Deepak has posted on the current news around ICICI.
See - ICICI's Disclosure See-Saws: Openly Making Fools Of Us
Following is my comment . You can read the discussion and all the comments on his blog
Deepak - Although it would be good to have more disclosure, it may be risky for a bank to do so also.
In addition the changes in the loss estimates seem to be consistent with what is happening in the market. For derivatives, accounting requires that the losses of mark to market are passed through the P&L even if the contracts are held to maturity (see this year's berkshire hathaway AR for some discussion on this)
So as the markets are deteriorating, the mark to market losses could increase and the bank will have to recognize them. This is also consistent with the banks claims that these are held to maturity and may not have losses (similar to a goverment bond portfolio where you may have mark to losses, but if you hold the bonds to maturity there may be no losses).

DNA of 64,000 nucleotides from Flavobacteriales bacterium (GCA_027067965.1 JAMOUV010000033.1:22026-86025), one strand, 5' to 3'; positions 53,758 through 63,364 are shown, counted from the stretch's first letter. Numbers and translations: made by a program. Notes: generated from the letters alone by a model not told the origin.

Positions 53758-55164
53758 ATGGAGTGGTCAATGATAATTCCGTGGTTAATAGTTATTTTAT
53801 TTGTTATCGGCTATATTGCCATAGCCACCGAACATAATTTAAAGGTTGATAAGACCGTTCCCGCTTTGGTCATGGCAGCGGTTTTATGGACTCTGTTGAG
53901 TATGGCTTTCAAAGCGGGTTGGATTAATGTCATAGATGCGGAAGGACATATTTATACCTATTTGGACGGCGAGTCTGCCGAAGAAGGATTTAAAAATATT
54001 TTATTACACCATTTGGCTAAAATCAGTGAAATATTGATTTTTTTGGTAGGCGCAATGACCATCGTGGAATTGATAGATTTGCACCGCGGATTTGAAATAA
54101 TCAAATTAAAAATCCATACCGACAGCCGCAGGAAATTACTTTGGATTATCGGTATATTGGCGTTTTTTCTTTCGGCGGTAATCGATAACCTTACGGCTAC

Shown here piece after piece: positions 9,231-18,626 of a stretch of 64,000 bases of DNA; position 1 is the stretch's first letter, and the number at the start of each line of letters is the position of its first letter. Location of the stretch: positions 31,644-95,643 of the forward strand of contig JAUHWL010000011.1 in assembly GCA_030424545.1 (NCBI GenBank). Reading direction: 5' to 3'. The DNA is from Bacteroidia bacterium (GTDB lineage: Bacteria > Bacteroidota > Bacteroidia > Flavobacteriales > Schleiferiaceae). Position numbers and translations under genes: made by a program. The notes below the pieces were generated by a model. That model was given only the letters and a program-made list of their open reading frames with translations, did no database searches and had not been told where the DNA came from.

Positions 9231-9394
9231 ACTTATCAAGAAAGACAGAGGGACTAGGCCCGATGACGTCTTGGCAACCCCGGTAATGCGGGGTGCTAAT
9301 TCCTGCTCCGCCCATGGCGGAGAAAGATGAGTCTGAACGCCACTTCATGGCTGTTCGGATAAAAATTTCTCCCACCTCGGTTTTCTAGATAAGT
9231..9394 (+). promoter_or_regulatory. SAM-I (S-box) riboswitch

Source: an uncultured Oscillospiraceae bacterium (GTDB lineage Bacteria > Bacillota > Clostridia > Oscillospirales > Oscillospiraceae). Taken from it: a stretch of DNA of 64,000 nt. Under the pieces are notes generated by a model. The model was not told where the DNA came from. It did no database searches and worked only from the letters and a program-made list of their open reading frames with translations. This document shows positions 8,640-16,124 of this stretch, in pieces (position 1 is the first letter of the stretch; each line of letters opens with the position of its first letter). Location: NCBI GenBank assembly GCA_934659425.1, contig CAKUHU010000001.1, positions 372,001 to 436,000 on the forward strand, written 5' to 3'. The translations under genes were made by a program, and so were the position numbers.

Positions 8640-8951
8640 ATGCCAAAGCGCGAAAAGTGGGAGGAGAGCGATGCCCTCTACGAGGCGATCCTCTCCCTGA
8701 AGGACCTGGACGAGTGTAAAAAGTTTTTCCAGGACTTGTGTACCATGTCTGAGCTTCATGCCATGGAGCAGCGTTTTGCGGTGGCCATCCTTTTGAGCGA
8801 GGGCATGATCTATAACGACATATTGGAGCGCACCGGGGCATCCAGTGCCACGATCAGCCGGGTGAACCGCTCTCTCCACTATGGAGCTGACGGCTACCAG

I am not saying that is case with icici, but it may be possible. Also icici may be communicating only required information, but i really doubt they can fudge the data without a serious consequence.
Regarding the solvency, the bank has a networth of almost 12bn USD. Even if they lose 50% of their derivatives portfolio, you are looking at a drop in the CAR from 15% to somewhere around 13-14%. Not good for the stock, but definitely not a solvency issue. In addition the bank has a lot of assets on the books at book value like their insurance subs, icici direct etc. so they do have some hidden assets too.
disclosure - i am neither long nor short this stock
The above discussion does not mean that I think ICICI is a good investment or otherwise. A 250 Mn USD loss is still less than 1% of the asset base of the bank. The bank has a 1.47% Net NPA on its books. I am not sure if a 1% increase in NPA would have created such a hysteria.
On the contrary the bigger risk for the bank is the retail portfolio and NPA’s which can develop in the future or other hidden liabilities on the balance sheet.